First came the long stretches of previously unpaved roads. Then one complaint became the first drop in a bucket, filled by a torrential downpour of protests.
It’s as if we’re on the road to nowhere, and stuck in a purgatorial loop — and it’s right where Kappock Street and Palisade Avenue meet.
It all came to a screeching halt — at least as much as Community Board 8 can stop it — Dec. 16 when its traffic and transportation committee came out against the city transportation department’s plans to upgrade Kappock and Palisade.
What’s ironic is DOT is trying to undo some of the work they did to the intersection previously — work neighbors claim has increased flooding risks exponentially for their buildings. Especially after last summer’s storms.
“What we have proposed is that we will remove substantial concrete from the center of the extensions,” DOT spokesman Keith Kalb told the committee head of the vote. “We would be shaving back the curb.”
Traffic committee chair Deb Travis, however, pointed to a list of proposals offered by DOT’s first deputy commissioner Margaret Forgione, in an effort to juggle pedestrian, cyclist, driver and residential needs.
“The concerns were really about the curb cuts,” Travis said. “And whether the curb cuts were going to be adequate for draining the water toward catch basins.”
Heeding the flood of complaints, DOT planned to cut back and realign the curb on the north island on both the east and south sides of the intersection. To continue calming traffic and turning vehicles, DOT is considering installing center channelized pavement markings and “quick curb” — a raised median divider with mounted panels.
But if DOT was hoping for support from CB8, they were disappointed. Instead, Travis’ traffic committee said no. That doesn’t necessarily derail planned upgrades at the Spuyten Duyvil intersection, but if DOT does move forward, it will have to do so in spite of CB8.
Instead, Travis and other neighbors around the Kappock and Palisade intersection simply want that stretch to be restored to its original condition, which they say had much better management of stormwater runoff.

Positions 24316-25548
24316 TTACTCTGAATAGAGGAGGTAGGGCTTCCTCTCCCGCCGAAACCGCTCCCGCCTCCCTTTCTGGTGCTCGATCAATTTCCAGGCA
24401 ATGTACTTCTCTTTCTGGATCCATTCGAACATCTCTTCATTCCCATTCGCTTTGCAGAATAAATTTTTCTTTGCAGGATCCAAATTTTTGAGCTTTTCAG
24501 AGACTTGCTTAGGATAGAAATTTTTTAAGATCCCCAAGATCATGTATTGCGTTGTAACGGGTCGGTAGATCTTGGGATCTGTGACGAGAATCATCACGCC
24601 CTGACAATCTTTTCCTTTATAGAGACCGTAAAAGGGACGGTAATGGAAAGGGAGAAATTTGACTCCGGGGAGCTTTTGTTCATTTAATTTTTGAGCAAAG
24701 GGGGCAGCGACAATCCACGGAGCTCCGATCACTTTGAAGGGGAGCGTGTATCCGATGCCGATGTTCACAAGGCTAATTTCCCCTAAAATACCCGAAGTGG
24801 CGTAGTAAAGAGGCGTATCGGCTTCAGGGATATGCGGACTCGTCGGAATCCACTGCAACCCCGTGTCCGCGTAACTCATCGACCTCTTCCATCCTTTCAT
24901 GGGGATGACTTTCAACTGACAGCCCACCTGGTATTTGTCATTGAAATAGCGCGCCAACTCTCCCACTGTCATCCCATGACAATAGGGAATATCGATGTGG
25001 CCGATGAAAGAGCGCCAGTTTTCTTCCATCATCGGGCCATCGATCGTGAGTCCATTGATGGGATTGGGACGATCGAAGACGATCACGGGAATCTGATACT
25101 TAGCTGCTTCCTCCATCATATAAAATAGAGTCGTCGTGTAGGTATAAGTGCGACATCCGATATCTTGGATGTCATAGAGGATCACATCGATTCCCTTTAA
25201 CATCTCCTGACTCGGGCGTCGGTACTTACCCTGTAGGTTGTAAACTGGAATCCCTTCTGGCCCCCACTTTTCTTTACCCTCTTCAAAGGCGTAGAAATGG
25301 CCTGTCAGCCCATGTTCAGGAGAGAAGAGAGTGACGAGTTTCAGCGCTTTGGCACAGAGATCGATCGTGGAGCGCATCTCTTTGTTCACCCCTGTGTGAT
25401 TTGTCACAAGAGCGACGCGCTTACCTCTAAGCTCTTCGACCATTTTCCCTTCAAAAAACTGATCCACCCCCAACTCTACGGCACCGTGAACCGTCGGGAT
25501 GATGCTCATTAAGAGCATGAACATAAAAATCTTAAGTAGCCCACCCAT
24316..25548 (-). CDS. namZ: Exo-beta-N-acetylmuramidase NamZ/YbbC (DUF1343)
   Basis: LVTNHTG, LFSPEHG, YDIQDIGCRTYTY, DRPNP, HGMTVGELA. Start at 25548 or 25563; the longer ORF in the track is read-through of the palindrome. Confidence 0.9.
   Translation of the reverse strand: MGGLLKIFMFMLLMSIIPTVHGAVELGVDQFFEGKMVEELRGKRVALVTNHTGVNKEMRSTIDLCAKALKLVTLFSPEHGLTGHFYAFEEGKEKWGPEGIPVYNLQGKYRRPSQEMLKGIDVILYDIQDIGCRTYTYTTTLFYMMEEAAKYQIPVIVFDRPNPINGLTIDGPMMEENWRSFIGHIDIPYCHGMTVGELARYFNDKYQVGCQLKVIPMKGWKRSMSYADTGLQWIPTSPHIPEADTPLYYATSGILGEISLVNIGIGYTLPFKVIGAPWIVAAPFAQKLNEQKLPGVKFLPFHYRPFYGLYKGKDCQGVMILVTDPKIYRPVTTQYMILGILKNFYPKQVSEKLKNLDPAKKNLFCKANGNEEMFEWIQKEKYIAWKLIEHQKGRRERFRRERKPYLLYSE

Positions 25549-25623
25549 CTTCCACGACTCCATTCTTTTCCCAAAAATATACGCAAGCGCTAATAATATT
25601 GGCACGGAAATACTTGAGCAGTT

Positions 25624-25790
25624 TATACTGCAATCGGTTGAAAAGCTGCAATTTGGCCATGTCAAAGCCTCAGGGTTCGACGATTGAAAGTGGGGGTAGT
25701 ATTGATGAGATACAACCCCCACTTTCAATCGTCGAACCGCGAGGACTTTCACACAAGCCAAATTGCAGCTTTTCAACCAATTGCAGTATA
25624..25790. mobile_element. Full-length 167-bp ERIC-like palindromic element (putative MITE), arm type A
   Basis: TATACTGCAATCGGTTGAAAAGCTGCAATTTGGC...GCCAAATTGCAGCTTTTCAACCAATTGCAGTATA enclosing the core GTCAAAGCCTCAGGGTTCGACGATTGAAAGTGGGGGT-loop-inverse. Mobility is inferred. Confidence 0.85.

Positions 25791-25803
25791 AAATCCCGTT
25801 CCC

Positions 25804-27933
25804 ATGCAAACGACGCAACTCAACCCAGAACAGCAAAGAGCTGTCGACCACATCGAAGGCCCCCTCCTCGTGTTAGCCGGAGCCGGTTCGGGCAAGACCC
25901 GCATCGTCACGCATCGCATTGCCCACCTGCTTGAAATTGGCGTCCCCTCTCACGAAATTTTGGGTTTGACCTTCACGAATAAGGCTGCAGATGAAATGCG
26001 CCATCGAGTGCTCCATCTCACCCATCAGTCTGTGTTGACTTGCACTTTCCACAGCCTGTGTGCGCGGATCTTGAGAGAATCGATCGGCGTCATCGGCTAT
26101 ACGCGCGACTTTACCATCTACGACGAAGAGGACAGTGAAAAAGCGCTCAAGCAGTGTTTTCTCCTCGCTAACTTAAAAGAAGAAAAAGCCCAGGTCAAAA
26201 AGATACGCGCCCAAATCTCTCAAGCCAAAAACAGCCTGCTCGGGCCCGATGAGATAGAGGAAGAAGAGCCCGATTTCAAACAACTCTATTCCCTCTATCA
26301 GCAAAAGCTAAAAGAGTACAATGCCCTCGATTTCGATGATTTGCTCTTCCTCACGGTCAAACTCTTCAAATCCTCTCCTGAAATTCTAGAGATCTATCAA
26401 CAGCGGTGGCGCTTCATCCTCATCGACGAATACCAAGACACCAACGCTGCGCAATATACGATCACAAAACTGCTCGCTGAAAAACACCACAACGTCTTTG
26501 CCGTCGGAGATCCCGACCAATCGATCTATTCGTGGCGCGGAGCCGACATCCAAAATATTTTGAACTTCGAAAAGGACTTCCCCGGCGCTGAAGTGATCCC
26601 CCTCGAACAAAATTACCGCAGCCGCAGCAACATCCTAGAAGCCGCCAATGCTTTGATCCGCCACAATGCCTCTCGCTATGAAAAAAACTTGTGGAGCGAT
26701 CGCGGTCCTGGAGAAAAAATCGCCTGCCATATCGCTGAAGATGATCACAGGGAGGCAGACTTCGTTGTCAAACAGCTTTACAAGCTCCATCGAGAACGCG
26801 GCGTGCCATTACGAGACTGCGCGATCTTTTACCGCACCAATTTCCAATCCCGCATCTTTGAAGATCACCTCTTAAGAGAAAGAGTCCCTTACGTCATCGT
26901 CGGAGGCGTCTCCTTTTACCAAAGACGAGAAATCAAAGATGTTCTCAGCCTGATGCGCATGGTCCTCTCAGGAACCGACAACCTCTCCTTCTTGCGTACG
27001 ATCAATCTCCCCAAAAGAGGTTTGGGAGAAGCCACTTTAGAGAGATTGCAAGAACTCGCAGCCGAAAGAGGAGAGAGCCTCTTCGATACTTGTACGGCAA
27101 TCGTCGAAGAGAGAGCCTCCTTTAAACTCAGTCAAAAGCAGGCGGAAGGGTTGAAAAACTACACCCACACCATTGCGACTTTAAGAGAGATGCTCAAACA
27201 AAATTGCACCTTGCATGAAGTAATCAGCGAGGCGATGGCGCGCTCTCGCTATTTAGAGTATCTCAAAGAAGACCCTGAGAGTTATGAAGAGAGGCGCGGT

The curbs were originally expanded in October 2019 in an effort to improve pedestrian safety following complaints about how wide the roadway was. While some neighbors say they’ve seen fewer speeding and dangerous driving manuevers at the intersection, a new enemy has cropped up: heavy rain.
Two storms last summer — including the remnants of Hurricane Ida — brought a reckoning of record rainfall. And flooding, too — like at 2727 Palisade Ave., where Mary Serri lives.
“As you know, the building has been flooded twice,” Serri told the committee. “How do you propose to stop rainwater coming straight down the street?”
Kalb did admit the “substandard sidewalk and curb on that side of the roadway” was indeed a contributing factor to the flooding. At the same time, however, he also called Ida a “once-in-a-lifetime situation.”
The remnants of another storm — Elsa — also left 2727 Palisade with water where it shouldn’t be. And that was before what was left of Ida blew into town.
But because Ida dropped so much water into the neighborhood in such a short time, the low curbs were compromised, Kalb said and therefore flooded.
“We don’t think (the flooding) was caused by the improvements that we made,” he added in defense.
But DOT came ready with a proposal anyway. If all goes well, the city anticipates water will follow the curb line toward two catch basins near the eastern side of the intersection.
“With the realignment of the curb on the western side of the street — on the co-op side — and the raising of that sidewalk and curb,” Kalb said, “all of those things together will minimize the water flow.”
Bioswales or green space to catch additional stormwater are also options being considered. If not bioswales, DOT may propos installing porous pavement along all sides of the curbs.
But who will pay for it all? Outside of planned work by Con Edison the cost of fixing the sidewalk and curb will be the co-op’s responsibility.
One owner at 2727 Palisade, Miguel Hummel, sees two problems with DOT’s proposal. One is with the catch basin, which he called “essentially useless at this point,” although he supported the addition of bioswales or porous pavement.
His other issue is with the DOT expecting the co-op to foot the bill.
“They are the ones that caused the damage directly to the building,” Hummel said. “And I don’t even live in that building.”
Forgione, at least as far as the co-op is concerned, acknowledged in November the sidewalk adjustments would come at the city’s expense. But it’s not clear if that is indeed the case.
What is clear — at least to some residents — is that this is not even a Band-Aid to fix the problems they say DOT created in the first place.
“The crux of it is that this plan will not stop our building from flooding again,” Serri said. “We have a financial interest in getting this fixed, and DOT is just deaf to our needs.”